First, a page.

“No Party shall subject investments made by investors of the other Party to measures which constitute a violation of customary international law through:
- Denial of justice in any judicial or administrative proceedings; or
- fundamental breach of due process; or
- targeted discrimination on manifestly unjustified grounds, such as gender, race or religious belief; or
- manifestly abusive treatment, such as coercion, duress and harassment.”
India, akin to other developing countries, entered into several bilateral investment treaties (“BIT”) in 1990s. By the virtue of being a developing country and in quest of economic progress, the terms of her BITs were largely investor friendly. While they were feasible and supportive for foreign investors and incentivised them to invest in India; at the same time they were considered detrimental to India. India was soon at the receiving end of initiation of 24 various arbitration proceedings against her. It may be noted that most of these investors belonged to more economically developed nations than India. On the other hand, merely 5 disputes were initiated wherein India was the home state of the investor. In terms of arbitration proceedings, India was evidently not the advantaged party.
The growing number of disputes lead to what may be described as a radical departure from India’s existing practices. It set the base for the Indian Model BIT of 2016. India accordingly sought to terminate its various existing BITs however unlike other countries, she once again intended to sign new treaties on renewed terms prescribed in its Model BIT.
Selling the sizzle, India’s deviation from its investor-friendly tilting approach towards what she deems a balanced position, is novel and unprecedented in multiple ways. India continues to appear and portray itself as an investor friendly state, while at the same time the formulation of its BITs provisions does not seem to precisely corroborate the same. The Model BIT reinforces India’s position as an equal and not a disadvantaged party in broadly two ways. First, the home state is visibly less prone to face proceedings against itself before an arbitral tribunal owing to more stringent thresholds, greater state autonomy and higher burden on the investor to exhaust remedies before initiation of dispute. Second, there has been a noticeable attempt to give greater certainty to the terms of the BIT, seeking to prevent unforeseeable arbitral interpretations which may more often be detrimental to the respondent state.
The two broad features may be evinced through the ‘Treatment of Investments’ clause in the Model BIT. The provision is not only precise in terms of drafting, but is also the result of adoption of a novel approach. The clause although unexampled, seems similar to the Fair and Equitable Treatment (“FET”) standard owing to embodiment of similar principles within it (and circumstantially deriving it from the Report of the Law Commission of India). Considered to be the most frequently invoked provision, the FET standard is incorporated in treaties roughly within the confines of three ways. First, an autonomous unqualified self-standing standard; second, qualified by customary international law or third, either autonomous or qualified by international law along with additional substantive content for additional clarity. The Indian Model BIT roughly appears to fall within the boundaries of the third formulation.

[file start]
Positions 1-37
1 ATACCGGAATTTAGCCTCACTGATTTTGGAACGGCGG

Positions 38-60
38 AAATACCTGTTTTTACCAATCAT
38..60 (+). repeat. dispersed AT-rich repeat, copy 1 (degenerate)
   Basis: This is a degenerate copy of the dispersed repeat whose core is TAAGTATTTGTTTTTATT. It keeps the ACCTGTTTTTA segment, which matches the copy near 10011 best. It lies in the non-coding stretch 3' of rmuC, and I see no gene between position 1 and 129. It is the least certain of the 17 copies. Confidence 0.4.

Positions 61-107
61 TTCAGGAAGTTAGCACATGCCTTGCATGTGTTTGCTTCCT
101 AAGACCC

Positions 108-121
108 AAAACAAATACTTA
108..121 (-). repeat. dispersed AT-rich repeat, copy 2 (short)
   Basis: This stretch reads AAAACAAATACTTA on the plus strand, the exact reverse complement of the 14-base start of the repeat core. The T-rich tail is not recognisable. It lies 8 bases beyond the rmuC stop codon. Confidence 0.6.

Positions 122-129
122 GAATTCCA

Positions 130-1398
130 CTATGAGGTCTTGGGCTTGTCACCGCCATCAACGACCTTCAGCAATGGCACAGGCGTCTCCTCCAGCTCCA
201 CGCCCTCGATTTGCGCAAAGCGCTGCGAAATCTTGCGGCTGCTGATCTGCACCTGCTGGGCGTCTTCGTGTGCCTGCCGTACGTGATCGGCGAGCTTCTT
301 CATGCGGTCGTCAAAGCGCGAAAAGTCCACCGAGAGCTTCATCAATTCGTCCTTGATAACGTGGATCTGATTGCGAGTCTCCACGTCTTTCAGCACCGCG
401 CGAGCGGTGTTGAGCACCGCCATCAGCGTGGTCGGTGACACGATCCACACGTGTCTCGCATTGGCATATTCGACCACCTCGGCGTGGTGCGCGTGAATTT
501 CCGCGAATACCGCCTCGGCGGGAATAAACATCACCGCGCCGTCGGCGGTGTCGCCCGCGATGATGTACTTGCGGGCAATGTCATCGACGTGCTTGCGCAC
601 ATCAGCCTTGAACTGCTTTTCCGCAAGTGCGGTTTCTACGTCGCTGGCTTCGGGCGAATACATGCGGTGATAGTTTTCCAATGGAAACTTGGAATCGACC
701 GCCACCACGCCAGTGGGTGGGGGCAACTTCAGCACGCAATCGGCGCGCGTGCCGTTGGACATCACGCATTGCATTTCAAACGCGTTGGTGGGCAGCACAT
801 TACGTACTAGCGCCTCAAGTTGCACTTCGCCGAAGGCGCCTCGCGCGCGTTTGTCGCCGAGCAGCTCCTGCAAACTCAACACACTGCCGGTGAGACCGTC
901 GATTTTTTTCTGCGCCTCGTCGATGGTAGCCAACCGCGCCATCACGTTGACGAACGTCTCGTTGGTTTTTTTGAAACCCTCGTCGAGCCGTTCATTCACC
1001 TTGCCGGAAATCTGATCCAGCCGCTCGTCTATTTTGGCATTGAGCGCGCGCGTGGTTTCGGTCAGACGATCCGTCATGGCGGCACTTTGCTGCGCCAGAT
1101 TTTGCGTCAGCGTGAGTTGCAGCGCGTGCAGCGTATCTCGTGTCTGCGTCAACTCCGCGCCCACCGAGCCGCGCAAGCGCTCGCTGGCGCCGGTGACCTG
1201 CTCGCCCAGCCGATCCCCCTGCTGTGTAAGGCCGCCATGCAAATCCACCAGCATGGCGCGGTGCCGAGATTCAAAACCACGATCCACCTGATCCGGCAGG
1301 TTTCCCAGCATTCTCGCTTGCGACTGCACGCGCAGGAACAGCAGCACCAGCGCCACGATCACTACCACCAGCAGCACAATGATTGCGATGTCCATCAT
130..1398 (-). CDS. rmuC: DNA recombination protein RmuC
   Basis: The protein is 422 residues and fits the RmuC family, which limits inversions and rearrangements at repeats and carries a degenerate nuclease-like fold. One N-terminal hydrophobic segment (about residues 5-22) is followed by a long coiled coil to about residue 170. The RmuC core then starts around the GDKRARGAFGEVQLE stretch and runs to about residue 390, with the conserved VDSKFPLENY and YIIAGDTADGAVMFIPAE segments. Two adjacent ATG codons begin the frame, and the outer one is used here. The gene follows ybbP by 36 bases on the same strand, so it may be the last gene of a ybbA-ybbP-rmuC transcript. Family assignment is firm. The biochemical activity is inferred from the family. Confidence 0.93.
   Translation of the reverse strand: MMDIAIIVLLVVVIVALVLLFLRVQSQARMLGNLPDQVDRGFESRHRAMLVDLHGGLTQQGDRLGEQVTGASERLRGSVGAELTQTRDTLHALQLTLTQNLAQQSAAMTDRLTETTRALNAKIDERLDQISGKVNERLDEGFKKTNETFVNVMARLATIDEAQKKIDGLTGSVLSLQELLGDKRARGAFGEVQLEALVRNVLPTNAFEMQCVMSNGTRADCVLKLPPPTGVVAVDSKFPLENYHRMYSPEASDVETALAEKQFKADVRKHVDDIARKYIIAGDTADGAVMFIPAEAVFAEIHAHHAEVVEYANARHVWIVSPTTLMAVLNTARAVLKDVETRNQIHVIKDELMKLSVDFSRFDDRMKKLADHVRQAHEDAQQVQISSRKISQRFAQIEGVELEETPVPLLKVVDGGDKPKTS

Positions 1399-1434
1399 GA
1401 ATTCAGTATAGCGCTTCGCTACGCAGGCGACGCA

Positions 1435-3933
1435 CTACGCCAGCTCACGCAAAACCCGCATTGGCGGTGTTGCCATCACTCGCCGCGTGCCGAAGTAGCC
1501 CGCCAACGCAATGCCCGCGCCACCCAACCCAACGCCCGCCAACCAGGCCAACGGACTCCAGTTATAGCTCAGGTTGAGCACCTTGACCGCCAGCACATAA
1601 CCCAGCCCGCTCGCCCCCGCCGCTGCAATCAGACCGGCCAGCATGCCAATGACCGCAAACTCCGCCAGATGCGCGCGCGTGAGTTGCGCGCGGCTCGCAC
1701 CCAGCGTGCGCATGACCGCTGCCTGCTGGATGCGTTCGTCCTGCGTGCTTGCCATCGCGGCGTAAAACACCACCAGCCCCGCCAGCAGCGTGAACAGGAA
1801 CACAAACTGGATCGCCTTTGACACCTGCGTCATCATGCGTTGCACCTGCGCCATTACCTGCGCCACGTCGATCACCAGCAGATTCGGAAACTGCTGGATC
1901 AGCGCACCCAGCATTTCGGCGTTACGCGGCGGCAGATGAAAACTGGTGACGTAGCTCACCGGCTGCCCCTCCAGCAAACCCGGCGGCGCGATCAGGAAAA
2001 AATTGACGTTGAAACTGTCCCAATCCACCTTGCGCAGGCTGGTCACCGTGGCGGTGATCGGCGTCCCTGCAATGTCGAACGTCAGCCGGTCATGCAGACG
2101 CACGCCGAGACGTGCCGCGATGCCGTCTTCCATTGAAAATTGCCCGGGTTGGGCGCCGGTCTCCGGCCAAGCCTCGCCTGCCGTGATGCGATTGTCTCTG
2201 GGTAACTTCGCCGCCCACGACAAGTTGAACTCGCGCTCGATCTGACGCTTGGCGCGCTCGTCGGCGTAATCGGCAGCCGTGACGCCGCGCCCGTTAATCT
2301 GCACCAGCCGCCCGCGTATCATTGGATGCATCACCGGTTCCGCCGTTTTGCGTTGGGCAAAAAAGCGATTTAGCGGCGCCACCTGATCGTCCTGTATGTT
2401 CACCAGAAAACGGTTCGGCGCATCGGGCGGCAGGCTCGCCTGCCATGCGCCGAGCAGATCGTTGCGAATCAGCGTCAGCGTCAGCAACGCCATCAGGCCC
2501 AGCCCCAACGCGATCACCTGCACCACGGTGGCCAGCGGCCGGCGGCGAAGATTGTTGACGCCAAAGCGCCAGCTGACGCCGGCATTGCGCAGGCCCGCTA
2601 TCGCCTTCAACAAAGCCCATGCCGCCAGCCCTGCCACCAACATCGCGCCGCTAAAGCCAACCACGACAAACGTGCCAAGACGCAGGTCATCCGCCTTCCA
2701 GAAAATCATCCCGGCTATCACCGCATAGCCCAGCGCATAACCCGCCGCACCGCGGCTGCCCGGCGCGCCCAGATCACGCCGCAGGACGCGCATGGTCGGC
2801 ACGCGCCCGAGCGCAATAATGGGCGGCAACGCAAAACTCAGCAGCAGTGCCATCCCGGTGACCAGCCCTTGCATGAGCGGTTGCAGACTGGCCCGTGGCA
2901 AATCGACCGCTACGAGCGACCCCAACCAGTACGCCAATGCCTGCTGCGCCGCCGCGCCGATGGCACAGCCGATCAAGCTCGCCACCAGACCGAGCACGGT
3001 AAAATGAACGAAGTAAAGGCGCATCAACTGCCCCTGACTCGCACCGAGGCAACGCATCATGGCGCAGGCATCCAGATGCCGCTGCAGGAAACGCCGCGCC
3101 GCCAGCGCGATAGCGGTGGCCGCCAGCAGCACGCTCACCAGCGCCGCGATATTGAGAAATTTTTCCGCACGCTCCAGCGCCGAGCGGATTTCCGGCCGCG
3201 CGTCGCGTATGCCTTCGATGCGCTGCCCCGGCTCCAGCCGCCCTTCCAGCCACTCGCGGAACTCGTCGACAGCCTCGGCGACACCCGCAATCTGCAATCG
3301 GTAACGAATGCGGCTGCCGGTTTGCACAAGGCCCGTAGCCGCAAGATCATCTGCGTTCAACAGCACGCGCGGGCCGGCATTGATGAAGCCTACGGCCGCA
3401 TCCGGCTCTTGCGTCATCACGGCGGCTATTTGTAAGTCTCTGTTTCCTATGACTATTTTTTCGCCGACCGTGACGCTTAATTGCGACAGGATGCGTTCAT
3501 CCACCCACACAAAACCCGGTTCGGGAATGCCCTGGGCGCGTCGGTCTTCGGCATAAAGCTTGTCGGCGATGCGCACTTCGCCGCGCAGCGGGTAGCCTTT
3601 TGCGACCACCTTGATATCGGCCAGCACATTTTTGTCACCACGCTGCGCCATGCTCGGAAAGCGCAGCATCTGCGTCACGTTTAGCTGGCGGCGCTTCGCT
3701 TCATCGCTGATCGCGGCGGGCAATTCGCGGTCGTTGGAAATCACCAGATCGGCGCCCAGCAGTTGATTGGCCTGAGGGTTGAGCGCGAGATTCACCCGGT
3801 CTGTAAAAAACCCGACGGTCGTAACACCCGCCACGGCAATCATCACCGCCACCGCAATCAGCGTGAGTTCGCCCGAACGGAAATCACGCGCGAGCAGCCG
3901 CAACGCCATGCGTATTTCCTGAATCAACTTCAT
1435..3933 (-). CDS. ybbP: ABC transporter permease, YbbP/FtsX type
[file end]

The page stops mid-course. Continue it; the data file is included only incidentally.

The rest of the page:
The provision, by a noticeable omission to refer to FET standard and being qualified by customary international law, hints towards India’s attempt at not allowing the the standard to merely exist as one that serves the purpose of filling gaps left by other standards. Moreover, the qualification and subsequent laying of specific substantive content also appears to set precise high thresholds to prevent White Industries-like situations. The standard also takes a narrow view of full protection and security, limiting it to only physical security and implicitly excluding any legal protection.
Besides the aforementioned, the provision stipulates its breach only on four grounds:
- Denial of Justice in any judicial or administrative proceedings
- Fundamental breach of due process
Despite trying to ensure greater creditworthiness and portraying itself to be a business-friendly state, India’s governmental administration and judicial courts are plagued with inefficiency. Apart from being affected domestically by red-tapism and enormous backlog of cases, foreign investors have also apparently been aggrieved by such practices. Purely in terms of investor-state disputes, India has never been held liable for denial of justice. Although India was strictly not held liable for denial of justice in White Industries despite a claim being raised, the Tribunal noted that in light of the Indian Supreme Court’s inability to deal with White Industries’ claim for over nine years amounts to deprivation of effective means of asserting and enforcing rights. Moreover, India could potentially be subjected to the aforementioned claims in a plethora of pending disputes such as Vodafone, Devas, Naumchenko and Vedanta amongst others.